Building a Civil War: NorbSoftDev on Designing Scourge of War Gettysburg
By Matt Peckham
PCWorldNov 29, 2010 10:09 am PST
Gettysburg: Scourge of War isn’t a real-time strategy game for the masses. It has a perfectly functional interface, but you’d never call it “slick.” It’s more study-intensive than the comparably simplistic Total War series but yields commensurately higher returns. It tackles the mother of all Civil War battles with aplomb and occasionally startling historical verisimilitude, offering control of blues and grays from army scale down to regimental level. It’s wargaming without apologies, designed by hardcore history buffs for hardcore history gamers.
This spring I spoke with the Scourge of War’s creators, Jim Weaver and Norb Timpko. In part one, we talked about Gettysburg maps, canonical books, and how they got from Waterloo to Little Round Top.
In part two, we discuss the design process.
Game On: Why Gettysburg?
Jim Weaver: Because it’s the 800 pound gorilla of the Civil War. The original plan with Mad Minute was to start at First Manassas and then go battle by battle through the war. That kind of fell apart, and when Mad Minute went out of corporate existence, or at least functional existence…I don’t know what the legal status is…it was like, okay, what are we going to start with.
We knew from what we had with Second Manassas that we had a good framework that worked pretty well, but we wanted to bring in multiplayer, which has turned out to be a really great feature, though it was a tremendous amount of work.
So Gettysburg was sort of…if you’re going to do something with the Civil War, everybody knows Gettysburg. Every school kid’s heard of Gettysburg. If they don’t know any other battle in the Civil War they know that one. It’s the easiest thing to sell even to people who might not be hardcore Civil War.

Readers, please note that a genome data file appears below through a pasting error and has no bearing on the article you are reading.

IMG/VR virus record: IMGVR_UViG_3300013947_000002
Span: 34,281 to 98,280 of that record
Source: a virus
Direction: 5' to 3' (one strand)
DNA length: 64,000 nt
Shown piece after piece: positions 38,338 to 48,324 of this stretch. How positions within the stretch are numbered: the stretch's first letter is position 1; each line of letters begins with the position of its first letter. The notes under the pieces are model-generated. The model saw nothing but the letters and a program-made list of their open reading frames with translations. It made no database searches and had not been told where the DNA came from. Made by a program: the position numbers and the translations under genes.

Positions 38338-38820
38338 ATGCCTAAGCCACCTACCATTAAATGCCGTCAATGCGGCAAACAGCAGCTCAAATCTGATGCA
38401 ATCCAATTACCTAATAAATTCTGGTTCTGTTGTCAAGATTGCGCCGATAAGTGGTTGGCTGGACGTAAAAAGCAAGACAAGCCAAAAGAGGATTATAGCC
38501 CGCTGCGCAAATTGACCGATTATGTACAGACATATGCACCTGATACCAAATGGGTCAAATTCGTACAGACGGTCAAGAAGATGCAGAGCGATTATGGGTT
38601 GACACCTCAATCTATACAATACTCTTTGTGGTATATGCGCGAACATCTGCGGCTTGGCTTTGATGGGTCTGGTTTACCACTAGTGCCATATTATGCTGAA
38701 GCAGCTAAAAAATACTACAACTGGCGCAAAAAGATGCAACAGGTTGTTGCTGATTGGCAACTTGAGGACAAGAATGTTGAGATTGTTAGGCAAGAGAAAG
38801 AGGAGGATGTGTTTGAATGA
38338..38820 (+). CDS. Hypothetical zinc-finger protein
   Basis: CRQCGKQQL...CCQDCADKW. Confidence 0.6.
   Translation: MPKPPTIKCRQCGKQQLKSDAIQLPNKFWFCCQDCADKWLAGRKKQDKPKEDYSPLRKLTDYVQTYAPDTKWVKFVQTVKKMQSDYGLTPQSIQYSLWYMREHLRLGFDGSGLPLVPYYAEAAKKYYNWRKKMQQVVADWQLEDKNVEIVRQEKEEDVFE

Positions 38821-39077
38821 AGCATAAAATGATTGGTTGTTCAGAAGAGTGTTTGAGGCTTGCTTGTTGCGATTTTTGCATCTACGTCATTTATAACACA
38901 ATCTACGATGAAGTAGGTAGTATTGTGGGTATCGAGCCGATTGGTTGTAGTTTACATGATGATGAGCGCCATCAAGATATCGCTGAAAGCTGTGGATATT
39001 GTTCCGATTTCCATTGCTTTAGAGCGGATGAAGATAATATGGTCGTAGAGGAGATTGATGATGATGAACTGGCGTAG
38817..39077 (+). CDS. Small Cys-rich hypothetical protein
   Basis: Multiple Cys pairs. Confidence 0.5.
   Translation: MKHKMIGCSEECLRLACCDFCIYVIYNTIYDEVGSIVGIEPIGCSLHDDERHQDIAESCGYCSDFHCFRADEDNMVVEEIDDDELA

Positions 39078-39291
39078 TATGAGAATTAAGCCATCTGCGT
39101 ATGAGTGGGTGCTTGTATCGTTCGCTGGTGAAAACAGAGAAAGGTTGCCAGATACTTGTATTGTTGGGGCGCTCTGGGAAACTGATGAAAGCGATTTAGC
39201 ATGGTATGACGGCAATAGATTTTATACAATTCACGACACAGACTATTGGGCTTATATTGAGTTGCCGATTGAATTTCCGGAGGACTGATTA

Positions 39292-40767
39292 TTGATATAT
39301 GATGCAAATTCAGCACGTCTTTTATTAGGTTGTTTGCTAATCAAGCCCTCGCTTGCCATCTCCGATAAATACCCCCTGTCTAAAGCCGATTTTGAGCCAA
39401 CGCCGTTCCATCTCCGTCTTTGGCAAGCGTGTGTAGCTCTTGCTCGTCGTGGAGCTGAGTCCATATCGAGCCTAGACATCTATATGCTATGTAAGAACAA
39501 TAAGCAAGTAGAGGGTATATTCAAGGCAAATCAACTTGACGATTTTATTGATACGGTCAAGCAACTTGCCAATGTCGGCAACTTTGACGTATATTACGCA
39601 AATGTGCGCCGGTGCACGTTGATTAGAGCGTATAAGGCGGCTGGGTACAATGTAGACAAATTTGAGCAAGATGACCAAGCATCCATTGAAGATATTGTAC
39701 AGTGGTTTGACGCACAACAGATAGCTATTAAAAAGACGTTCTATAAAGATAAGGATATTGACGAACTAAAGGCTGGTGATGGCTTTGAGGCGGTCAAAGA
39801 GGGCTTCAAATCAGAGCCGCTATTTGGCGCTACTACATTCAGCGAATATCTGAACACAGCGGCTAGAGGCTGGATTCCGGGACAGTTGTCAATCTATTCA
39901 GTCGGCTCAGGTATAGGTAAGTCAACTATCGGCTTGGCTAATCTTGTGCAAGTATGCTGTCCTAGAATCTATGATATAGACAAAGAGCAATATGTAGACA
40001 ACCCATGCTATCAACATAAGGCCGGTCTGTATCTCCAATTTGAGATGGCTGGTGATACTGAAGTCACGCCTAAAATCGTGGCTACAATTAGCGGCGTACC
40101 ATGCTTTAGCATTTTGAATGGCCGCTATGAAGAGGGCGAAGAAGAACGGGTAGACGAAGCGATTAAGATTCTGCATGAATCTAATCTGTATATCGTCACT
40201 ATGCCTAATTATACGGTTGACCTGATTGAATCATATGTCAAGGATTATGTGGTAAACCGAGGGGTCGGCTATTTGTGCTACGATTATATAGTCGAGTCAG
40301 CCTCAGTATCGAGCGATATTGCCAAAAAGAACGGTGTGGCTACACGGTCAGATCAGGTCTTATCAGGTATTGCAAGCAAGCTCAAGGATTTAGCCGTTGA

GO: How did you approach it coming off the Second Manassas technology?
JW: By saying let’s take the concept that we put together and make it better. We wanted to make it the next generation. We wanted to make the A.I. smarter and harder to beat. We wanted to add multiplayer. But we were also looking at this as building a base. The engine is designed quite intentionally with an awful lot of versatility to it.
You could do the American Revolutionary War simply by changing the uniforms and a bunch of the files. You could actually mod it, if you had enough talent to put together a whole team and build the uniforms. The Revolutionary War could be built on a mod basis. It’s a lot of work…well, actually you couldn’t do all of it, because the maps are locked, but everything else could be done.
So it’s designed to be a very versatile core engine that you could use for more or less any age of linear warfare, at least involving firearms. I’m not going to say you could use it as-is for Roman battles.
GO: When you were trialing new features, who tended to lead? Creative or developmental?
JW: It’s never quite that obvious or smooth, and it’s also more than just me in the role of the lead designer. There’s a tremendous amount of contribution from everybody on the team. Norb isn’t historically minded, so this is essentially a way to give him some real challenges in coding. And it’s a really cool thing to do, to take something like this and turn it into real American history.